i. Factors indicating whether a Partnership exists at law include the sharing of profits and losses, controlling the partnership business, participating in management, having access to information regarding the partnership, contributing money, services, or property as capital, full-time involvement in the business, etc, The fact that there is no written Partnership Agreement does NOT mean that there is no Partnership

3. If the law suits are successful, and if HDD does not have enough money to pay for what has been ordered, do the partners have to personally pay the difference?

a. No, because the partnership is considered a person in the eyes of the law and the partners are not personally liable for what the partnership does.
b. Yes, partners are both jointly and severally liable for torts against third parties.
c. Yes, they will each be equally liable for torts against third parties.
d. Yes, because partners are jointly liable for debts of the partnership.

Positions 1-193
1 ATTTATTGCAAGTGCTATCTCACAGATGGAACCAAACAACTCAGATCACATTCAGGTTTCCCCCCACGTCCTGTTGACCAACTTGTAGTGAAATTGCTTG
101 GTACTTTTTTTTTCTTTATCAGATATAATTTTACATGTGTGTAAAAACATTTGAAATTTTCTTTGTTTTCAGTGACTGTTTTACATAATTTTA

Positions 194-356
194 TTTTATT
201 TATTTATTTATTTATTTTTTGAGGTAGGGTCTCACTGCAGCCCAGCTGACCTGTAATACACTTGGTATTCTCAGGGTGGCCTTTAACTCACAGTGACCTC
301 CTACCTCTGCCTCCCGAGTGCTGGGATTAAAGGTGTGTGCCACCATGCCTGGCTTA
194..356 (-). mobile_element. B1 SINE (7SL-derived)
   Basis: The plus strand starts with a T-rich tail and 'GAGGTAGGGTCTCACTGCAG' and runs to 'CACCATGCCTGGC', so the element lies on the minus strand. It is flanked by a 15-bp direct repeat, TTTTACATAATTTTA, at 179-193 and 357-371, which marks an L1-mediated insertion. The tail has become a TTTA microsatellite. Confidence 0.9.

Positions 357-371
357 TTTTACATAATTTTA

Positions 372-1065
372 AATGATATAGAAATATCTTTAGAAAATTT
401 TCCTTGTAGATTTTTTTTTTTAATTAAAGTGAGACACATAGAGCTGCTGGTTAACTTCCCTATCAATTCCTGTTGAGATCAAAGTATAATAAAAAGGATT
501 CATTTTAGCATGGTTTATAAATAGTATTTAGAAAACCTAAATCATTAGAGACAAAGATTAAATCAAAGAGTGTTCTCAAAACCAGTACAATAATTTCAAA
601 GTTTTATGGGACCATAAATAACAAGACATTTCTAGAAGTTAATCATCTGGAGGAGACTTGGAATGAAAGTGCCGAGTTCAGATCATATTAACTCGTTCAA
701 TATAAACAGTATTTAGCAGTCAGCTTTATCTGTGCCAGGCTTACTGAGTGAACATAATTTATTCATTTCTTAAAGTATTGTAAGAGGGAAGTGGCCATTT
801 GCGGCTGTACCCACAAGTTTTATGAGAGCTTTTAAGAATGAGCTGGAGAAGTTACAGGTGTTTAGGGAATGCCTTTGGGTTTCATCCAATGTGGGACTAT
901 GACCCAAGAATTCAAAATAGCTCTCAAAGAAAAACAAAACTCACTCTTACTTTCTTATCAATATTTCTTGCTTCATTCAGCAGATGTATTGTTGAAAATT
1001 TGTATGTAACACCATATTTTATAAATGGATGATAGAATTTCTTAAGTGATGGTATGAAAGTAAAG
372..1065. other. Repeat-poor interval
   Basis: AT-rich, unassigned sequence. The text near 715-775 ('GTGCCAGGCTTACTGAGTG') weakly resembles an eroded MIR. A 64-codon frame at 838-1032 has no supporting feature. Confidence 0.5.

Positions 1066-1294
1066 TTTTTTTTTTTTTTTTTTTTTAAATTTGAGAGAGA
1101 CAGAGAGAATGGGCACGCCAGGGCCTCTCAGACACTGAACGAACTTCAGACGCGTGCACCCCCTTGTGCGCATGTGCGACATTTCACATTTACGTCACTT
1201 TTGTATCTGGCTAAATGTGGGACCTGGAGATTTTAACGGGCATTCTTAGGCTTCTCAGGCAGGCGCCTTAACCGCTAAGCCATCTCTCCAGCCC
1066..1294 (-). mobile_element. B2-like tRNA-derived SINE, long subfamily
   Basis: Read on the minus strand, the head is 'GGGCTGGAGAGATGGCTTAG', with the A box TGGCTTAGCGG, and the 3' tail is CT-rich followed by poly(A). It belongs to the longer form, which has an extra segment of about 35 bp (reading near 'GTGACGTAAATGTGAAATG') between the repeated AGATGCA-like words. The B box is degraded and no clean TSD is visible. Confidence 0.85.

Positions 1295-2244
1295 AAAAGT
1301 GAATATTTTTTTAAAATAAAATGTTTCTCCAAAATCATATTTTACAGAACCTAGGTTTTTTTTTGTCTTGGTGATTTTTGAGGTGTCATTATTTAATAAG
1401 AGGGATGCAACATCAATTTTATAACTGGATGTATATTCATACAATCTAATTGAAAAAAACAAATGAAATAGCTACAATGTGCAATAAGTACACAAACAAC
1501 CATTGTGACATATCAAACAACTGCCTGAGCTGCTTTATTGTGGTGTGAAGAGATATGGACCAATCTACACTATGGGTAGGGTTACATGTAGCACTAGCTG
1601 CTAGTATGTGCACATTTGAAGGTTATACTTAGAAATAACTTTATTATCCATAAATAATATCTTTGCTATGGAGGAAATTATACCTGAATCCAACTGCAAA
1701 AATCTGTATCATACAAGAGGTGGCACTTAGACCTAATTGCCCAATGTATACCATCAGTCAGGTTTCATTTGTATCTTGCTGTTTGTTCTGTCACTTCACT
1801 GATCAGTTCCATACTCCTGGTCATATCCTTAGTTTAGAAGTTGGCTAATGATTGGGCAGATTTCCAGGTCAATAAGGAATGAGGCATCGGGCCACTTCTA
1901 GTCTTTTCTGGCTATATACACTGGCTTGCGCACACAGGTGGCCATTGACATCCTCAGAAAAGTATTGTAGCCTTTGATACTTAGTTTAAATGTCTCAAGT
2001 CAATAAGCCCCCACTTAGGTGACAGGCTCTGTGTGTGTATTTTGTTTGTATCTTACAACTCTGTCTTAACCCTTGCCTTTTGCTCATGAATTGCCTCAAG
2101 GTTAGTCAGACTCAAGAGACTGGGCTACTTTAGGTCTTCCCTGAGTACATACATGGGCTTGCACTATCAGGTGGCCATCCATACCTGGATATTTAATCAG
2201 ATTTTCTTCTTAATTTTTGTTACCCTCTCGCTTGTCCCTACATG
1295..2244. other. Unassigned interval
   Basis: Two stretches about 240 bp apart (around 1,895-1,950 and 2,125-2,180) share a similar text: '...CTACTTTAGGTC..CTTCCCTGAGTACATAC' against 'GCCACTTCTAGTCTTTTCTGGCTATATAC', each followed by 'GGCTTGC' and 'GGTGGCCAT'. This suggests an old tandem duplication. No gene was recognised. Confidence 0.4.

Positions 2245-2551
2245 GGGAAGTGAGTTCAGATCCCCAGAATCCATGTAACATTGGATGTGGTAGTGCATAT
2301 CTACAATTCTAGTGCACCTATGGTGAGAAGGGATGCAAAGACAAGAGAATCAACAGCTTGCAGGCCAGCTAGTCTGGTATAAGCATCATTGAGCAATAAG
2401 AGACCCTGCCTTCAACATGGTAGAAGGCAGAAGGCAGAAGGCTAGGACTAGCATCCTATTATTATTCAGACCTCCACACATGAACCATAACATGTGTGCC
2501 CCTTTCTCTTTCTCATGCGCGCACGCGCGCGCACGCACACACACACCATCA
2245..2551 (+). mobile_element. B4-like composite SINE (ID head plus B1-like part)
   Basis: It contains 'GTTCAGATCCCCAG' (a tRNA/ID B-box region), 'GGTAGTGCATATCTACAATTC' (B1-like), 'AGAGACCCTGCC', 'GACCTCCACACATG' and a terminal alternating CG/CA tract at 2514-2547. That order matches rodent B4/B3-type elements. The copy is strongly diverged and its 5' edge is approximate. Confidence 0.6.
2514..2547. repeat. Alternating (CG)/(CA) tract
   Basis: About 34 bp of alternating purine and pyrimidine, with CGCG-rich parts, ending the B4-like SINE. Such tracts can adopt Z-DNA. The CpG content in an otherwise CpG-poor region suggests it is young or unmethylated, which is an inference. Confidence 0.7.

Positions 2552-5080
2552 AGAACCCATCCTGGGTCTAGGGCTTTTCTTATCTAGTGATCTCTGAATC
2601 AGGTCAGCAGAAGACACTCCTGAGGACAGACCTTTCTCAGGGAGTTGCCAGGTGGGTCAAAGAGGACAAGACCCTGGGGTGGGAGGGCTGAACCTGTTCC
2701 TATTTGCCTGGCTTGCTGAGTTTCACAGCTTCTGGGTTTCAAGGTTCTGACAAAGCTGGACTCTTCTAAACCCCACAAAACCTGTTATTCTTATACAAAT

i. Each general partner in a general partnership has personal liability for all of the partnership debts. Under the Uniform Partnership act, general partners are jointly liable for partnership obligations. This means that each general partner must, in the event of the partnership being unable to pay its bills, pay the proportionate amount of the partnership debts equal to his ownership interest in the partnership.

4. Joan and Don feel that they should not be responsible for the customer’s damages, because they told all HDD employees never to leave the hotdog boxes lying around the cart. Will this fact get them off the hook?

a. No, because as an agent of HDD the employee’s actions are deemed their actions.
i. the employer is said to be vicariously liable for injuries caused by the actions of an employee or agent; in other words, liability for an employee's actions is imputed to the employer.
b. No, because the act was committed within the scope of employment.
c. Yes, because the employee was acting outside the scope of employment by not adhering to the rules.